Generally speaking, filing an internal complaint with the company’s human resources department is sufficient enough to correct a mistake or simple oversight. However, if the complaint involves the human resources department itself, or if the internal complaint is not enough, a civil lawsuit may be necessary. If several employees are affected by unpaid wages all at once, a class action lawsuit may be filed.
Many cases of unpaid wages involve employment discrimination, such as those due to race, gender, or other personal characteristics. In cases such as these, legal issues may overlap, and a remedy is not so straightforward. A wage attorney can assist by determining what all legal issues may affect your case, as well as how best to proceed.
What Remedies Might Be Available for an Unpaid Wages Claim?
Withholding salary and other wage infractions are illegal. Such violations may result in severe legal consequences which can include:
- A damages award, paid by the employer to the defendant, intended to make up for lost wages and other costs;
- A required change in company policies, such as replacing the policies that lead to the infraction;
- Termination of the employer or supervisor who was responsible for the unpaid wages; or
- Business consequences such as a suspension of license, civil fines, and other penalties.
The FLSA provides some different remedies you may be awarded in order to recover the wages that are owed to you. If you are successful in a wage and hour claim against your employer, you may:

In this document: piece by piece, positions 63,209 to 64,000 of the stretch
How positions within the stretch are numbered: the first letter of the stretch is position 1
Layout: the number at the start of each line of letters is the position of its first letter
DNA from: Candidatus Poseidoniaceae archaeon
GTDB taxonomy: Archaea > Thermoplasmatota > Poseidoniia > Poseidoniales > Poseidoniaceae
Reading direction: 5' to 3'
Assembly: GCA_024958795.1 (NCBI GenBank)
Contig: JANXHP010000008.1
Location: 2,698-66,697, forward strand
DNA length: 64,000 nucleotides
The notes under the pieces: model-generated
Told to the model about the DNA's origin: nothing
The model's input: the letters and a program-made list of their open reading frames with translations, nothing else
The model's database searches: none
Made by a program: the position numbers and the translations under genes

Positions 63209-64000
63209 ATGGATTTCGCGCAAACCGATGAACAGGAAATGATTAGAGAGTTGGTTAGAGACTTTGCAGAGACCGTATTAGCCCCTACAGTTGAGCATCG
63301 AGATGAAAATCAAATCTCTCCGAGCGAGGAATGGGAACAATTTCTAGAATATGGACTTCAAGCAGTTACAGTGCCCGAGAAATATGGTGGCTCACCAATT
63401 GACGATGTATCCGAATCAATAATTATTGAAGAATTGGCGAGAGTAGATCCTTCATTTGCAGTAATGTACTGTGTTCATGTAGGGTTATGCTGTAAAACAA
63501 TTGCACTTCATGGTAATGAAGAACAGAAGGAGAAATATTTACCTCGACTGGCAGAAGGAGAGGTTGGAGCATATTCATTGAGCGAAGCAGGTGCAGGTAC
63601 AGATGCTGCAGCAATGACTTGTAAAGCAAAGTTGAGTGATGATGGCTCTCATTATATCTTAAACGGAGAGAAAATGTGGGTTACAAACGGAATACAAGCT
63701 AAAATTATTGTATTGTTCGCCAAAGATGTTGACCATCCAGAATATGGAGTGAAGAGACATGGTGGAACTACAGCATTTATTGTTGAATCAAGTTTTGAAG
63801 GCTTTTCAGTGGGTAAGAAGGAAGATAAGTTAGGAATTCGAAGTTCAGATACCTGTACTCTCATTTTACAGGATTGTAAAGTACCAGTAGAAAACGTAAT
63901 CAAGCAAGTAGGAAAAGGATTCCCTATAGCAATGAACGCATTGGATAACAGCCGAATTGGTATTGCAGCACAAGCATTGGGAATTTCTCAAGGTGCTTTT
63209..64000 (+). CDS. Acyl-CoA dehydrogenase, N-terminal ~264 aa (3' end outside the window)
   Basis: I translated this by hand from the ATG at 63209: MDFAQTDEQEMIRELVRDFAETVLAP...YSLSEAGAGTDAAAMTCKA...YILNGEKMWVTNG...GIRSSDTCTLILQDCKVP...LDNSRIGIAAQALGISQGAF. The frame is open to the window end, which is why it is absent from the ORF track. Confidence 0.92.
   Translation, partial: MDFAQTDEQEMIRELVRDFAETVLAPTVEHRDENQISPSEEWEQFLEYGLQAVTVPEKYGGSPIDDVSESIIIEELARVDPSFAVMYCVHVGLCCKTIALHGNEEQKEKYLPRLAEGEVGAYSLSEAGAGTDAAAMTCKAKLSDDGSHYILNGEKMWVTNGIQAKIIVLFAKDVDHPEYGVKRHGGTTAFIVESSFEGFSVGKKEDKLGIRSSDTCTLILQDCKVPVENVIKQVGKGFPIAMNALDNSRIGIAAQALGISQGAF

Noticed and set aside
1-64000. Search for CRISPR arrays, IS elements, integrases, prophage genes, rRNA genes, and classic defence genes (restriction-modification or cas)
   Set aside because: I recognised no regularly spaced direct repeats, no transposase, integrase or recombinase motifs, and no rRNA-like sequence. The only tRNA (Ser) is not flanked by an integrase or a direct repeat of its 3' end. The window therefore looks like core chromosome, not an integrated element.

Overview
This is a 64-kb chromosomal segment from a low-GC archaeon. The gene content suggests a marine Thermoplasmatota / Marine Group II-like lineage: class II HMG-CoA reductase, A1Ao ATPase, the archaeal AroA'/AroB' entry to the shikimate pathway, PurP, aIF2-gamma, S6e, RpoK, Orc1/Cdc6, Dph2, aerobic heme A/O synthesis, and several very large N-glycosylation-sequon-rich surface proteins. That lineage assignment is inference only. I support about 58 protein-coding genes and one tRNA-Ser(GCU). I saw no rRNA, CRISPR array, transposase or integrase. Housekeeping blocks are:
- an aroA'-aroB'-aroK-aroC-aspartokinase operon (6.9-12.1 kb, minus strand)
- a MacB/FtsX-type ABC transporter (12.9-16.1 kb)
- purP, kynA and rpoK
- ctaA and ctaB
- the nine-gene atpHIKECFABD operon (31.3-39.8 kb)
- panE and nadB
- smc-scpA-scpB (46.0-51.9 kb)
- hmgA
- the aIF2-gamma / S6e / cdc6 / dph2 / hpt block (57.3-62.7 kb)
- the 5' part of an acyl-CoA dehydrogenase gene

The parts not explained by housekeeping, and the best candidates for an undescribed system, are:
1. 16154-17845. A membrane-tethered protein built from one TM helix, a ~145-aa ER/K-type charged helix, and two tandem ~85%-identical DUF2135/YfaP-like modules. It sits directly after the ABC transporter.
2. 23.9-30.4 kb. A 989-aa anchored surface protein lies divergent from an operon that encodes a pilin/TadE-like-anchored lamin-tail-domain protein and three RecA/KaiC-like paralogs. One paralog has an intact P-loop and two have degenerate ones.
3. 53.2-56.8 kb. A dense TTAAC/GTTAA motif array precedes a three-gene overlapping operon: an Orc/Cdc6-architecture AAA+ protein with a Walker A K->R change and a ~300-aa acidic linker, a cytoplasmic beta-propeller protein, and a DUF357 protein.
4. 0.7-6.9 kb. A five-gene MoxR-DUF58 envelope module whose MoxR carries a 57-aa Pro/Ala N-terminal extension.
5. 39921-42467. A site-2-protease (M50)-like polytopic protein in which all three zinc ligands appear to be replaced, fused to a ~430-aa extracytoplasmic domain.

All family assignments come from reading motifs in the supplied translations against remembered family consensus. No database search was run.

- Recover all unpaid wages for hours you worked;
- Recover any unpaid overtime wages;
- Receive punitive damages, or penalty damages; and
- Have your attorney’s fees and court costs covered by the defendant.
Some other remedies that might be available for an unpaid wages claim include:
- Losses related to your claim, such as lost profits on a deal;
- Requiring your employer to change their payment and hour requirements;
- Investigations into the company’s overall recordkeeping practices;
- Firing any responsible supervisors or managers; or
- Reinstating the worker back to their previous position, if they were terminated in connection with the dispute.
Do I Need an Attorney if I Have Issues with Unpaid Wages?
One of the main benefits to working with a wage and hour lawyer is that they will be aware of any wage and hour laws that may apply to your case. If you are facing issues with unpaid wages, you should consult with a skilled and knowledgeable employment lawyer in your area.
An experienced and local employment lawyer will be able to determine your best course of action, as well as work towards a suitable damages award based on the circumstances of your issue. Additionally, an attorney will also be able represent you in court as needed.